The final day of the series focused on a therapy-based body mapping activity called the Journey of Life. The purpose of this activity was to allow the participants to explore past life experiences, both good and bad, and how they impact their lives now. For this activity, participants were asked to lie down on sheets of poster paper. Facilitators then led participants through a guided meditation. The activity proved to be very powerful and emotional for all participants. Following the meditation, many of the participants shared difficult situations they had faced growing up including being exposed to violence, family breakdowns, neglect, suicide, and sexual abuse. Given the emotional intensity of this session, a further activity was used to help the peer educators think about their inner strengths. For this activity, the peer educators were asked to draw an outline of their body on the poster paper. Then, using different coloured crayons, participants were asked to identify their inner strengths and where they want to be in the future. This was a very empowering activity as it helped the participants realise that they are not victims of their own circumstances, and that their past bad experiences do not define who they are today.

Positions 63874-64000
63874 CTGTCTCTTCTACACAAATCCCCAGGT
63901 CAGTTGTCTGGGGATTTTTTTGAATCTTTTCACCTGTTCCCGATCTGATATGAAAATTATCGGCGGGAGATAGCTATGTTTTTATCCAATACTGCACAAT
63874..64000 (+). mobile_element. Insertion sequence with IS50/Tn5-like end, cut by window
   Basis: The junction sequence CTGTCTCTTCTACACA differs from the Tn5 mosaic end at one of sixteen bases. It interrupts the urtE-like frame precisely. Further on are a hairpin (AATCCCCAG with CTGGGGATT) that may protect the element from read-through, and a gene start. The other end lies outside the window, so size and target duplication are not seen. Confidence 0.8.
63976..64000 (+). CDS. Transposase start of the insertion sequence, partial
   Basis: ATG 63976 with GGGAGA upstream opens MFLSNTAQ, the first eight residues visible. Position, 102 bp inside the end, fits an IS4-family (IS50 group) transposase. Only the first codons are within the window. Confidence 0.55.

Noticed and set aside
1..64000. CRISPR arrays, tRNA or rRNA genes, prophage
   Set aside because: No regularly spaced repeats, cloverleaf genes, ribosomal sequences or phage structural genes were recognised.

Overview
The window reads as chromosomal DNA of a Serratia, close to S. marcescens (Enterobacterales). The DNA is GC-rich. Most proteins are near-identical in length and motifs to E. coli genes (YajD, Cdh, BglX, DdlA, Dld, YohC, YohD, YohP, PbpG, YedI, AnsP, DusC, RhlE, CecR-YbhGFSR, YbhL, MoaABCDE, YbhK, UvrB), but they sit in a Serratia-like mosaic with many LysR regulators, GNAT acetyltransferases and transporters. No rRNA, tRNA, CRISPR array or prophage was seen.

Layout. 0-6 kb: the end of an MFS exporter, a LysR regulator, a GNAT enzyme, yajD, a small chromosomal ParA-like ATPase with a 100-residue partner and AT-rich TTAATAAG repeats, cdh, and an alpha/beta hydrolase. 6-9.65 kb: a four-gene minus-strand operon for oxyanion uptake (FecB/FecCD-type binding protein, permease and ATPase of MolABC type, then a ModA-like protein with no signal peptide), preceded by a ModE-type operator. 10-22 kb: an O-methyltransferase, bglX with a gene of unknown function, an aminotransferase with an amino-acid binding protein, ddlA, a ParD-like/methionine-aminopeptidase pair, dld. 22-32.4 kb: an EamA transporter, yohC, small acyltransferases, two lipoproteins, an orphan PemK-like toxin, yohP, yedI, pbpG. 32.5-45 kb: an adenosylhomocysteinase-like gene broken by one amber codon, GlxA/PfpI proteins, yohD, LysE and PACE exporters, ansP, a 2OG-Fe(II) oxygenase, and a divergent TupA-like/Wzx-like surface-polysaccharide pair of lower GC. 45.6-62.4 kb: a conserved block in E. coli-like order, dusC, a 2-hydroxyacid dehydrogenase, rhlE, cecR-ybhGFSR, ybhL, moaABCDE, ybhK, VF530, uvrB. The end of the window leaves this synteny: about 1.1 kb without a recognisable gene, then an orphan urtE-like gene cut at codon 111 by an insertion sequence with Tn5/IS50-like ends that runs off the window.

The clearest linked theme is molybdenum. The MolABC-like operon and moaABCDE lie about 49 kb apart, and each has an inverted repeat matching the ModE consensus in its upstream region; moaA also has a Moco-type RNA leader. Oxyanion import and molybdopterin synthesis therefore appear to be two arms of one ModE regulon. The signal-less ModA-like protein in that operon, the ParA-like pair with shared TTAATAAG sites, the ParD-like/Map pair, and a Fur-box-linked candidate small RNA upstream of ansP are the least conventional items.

By working with peer educators, LvA hopes to amplify the impact of the workshops series as the information shared will be transferred to others.

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May 2, 2017

Report from the Field: Small Victories

Randburg Magistrates Court